|Description:||This historic image was provided by the Center for Disease Control's (CDC), National Institute for Occupational Safety and Health (NIOSH), depicted two industrial workers operating the stopper in the act of pouring an ingot of “rimmed steel”, inside a steel works. Rimmed steel is a low-carbon form of the metal, which contains iron oxide in a quantity that causes the mixture to release a continuous flow of the toxic gas, carbon monoxide (CO), during the hardening of the ingot. This process ends with the creation of a “case”, or “rim” of the metal, which is for the most part, free of pockets, or voids. The surface of rimmed steel-made products, reveal a very high-quality character. The CO released, in such high quantities made proper ventilation paramount in these factories. A industrial hygienist could be seen taking air samples around the workers. This photograph was published in the 1948, edition No. 299 of the ”Public Health Bulletin”.|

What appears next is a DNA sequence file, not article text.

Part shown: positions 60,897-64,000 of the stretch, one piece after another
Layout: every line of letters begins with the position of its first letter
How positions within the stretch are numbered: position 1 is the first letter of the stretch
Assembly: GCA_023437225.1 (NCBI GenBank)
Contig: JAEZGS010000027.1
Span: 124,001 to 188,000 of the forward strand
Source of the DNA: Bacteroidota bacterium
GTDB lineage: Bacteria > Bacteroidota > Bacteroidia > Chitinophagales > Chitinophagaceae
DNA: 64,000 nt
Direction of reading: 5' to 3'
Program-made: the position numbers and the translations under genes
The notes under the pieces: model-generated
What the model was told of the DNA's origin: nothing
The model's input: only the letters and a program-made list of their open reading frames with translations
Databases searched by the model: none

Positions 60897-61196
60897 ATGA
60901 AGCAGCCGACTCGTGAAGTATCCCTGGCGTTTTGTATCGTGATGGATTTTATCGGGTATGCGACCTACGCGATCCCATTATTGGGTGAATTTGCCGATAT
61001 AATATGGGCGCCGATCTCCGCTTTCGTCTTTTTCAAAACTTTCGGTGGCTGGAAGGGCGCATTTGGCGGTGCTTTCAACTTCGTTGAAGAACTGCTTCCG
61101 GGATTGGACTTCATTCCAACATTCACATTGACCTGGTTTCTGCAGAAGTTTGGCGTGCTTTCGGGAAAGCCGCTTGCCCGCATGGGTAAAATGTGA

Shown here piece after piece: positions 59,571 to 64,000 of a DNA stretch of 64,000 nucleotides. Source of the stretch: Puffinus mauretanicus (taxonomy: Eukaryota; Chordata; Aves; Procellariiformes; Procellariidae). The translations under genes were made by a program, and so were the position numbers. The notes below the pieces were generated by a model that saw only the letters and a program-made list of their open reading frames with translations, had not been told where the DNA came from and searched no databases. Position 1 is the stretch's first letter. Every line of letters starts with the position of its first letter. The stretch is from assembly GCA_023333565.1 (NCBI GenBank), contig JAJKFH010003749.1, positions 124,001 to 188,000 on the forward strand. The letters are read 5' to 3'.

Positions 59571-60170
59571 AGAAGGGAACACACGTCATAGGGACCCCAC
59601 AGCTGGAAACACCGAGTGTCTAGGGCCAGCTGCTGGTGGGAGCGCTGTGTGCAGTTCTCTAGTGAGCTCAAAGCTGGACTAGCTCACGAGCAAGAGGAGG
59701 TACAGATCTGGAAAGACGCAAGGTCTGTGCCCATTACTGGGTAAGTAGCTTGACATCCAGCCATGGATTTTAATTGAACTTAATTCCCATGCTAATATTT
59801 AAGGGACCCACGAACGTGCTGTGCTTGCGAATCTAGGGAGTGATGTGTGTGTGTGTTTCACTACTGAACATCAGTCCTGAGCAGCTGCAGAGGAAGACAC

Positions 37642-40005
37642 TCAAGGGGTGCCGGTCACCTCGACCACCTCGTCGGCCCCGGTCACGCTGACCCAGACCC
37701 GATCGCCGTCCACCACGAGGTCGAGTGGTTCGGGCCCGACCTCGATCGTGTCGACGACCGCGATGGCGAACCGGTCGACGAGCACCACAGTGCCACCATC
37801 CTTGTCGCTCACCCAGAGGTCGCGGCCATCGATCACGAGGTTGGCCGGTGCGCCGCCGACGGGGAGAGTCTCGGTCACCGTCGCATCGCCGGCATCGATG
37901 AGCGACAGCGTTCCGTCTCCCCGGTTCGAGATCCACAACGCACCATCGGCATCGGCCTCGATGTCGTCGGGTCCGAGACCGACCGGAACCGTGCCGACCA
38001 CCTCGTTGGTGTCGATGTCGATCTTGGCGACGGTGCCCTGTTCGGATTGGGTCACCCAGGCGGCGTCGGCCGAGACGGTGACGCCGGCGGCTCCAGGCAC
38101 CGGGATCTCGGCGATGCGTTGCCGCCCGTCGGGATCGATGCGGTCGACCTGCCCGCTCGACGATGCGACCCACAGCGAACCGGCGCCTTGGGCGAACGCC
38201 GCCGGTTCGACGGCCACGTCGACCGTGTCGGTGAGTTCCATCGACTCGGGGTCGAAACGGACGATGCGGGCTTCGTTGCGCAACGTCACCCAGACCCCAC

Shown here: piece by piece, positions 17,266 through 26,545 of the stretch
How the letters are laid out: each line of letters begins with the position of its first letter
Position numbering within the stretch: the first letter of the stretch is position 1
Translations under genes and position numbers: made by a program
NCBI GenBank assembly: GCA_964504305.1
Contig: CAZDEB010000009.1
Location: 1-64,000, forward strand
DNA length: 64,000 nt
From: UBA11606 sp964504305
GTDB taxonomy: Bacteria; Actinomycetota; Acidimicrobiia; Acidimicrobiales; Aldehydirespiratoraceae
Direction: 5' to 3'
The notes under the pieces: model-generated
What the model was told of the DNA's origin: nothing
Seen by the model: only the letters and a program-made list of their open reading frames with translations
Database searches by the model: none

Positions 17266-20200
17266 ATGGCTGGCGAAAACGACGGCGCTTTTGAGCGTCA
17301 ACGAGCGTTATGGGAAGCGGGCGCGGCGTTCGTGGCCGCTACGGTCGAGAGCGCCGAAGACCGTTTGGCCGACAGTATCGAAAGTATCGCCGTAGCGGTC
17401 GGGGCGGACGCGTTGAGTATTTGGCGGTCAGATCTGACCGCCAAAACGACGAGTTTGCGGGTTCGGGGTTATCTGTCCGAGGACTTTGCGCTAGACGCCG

The NIOSH Historic Photo Collection began as the “picture file” of the Industrial Hygiene Division of the U.S. Public Health Service (USPHS), c. 1930-1960. It is a unique collection of mid-20th Century images of American workers and workplaces and documents occupational safety and health research of that era. The collection consists of approximately 1,000 original photographs and schematic drawings.